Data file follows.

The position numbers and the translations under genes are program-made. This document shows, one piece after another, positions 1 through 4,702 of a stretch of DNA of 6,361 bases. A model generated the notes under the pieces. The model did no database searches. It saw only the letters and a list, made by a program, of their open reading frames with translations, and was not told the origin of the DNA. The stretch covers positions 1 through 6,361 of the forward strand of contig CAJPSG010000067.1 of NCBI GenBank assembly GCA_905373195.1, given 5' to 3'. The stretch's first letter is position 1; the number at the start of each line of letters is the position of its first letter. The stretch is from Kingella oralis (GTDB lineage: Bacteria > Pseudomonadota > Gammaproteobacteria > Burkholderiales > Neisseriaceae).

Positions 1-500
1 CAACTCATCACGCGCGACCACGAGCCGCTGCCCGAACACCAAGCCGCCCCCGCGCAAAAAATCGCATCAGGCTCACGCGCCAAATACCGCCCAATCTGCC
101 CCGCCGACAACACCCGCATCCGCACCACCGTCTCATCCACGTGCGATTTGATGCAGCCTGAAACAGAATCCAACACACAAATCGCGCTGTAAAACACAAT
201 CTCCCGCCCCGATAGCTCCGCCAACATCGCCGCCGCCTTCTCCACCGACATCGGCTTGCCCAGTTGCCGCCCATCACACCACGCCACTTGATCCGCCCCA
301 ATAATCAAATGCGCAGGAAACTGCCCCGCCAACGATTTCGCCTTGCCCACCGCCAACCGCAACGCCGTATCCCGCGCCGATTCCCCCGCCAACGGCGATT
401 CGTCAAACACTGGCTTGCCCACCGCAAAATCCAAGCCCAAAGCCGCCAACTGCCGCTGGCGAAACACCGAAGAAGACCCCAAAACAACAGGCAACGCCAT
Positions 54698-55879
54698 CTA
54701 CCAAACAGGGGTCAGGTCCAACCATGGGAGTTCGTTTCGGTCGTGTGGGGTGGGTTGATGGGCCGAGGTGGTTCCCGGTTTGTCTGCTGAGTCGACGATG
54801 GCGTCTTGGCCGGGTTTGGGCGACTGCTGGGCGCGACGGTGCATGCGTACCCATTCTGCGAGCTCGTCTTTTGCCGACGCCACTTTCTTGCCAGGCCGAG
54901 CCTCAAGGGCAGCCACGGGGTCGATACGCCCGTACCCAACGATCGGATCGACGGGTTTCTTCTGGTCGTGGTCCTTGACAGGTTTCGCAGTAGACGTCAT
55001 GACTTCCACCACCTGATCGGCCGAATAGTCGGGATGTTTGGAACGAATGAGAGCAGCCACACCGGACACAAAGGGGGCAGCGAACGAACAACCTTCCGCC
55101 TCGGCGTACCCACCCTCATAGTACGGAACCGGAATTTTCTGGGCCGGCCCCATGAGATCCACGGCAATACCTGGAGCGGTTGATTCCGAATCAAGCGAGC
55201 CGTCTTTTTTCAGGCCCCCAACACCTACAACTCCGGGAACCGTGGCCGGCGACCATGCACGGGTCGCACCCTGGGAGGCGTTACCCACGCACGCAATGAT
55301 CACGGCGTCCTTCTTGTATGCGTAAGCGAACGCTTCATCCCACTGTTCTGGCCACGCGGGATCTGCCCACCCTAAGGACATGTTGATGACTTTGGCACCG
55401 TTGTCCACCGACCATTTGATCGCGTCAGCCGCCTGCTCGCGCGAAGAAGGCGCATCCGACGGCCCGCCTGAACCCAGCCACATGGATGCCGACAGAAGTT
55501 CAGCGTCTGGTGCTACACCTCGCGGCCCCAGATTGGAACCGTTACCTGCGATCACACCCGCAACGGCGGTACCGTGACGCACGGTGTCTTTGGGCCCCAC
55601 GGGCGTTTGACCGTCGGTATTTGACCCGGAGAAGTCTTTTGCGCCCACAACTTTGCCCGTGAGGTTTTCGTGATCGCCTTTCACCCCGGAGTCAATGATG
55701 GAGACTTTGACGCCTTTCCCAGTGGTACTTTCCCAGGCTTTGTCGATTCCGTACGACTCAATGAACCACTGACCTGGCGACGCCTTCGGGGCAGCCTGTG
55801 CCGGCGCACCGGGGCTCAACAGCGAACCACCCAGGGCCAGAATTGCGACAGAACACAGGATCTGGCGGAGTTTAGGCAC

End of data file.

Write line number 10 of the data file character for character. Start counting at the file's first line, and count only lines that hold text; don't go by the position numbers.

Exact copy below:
54701 CCAAACAGGGGTCAGGTCCAACCATGGGAGTTCGTTTCGGTCGTGTGGGGTGGGTTGATGGGCCGAGGTGGTTCCCGGTTTGTCTGCTGAGTCGACGATG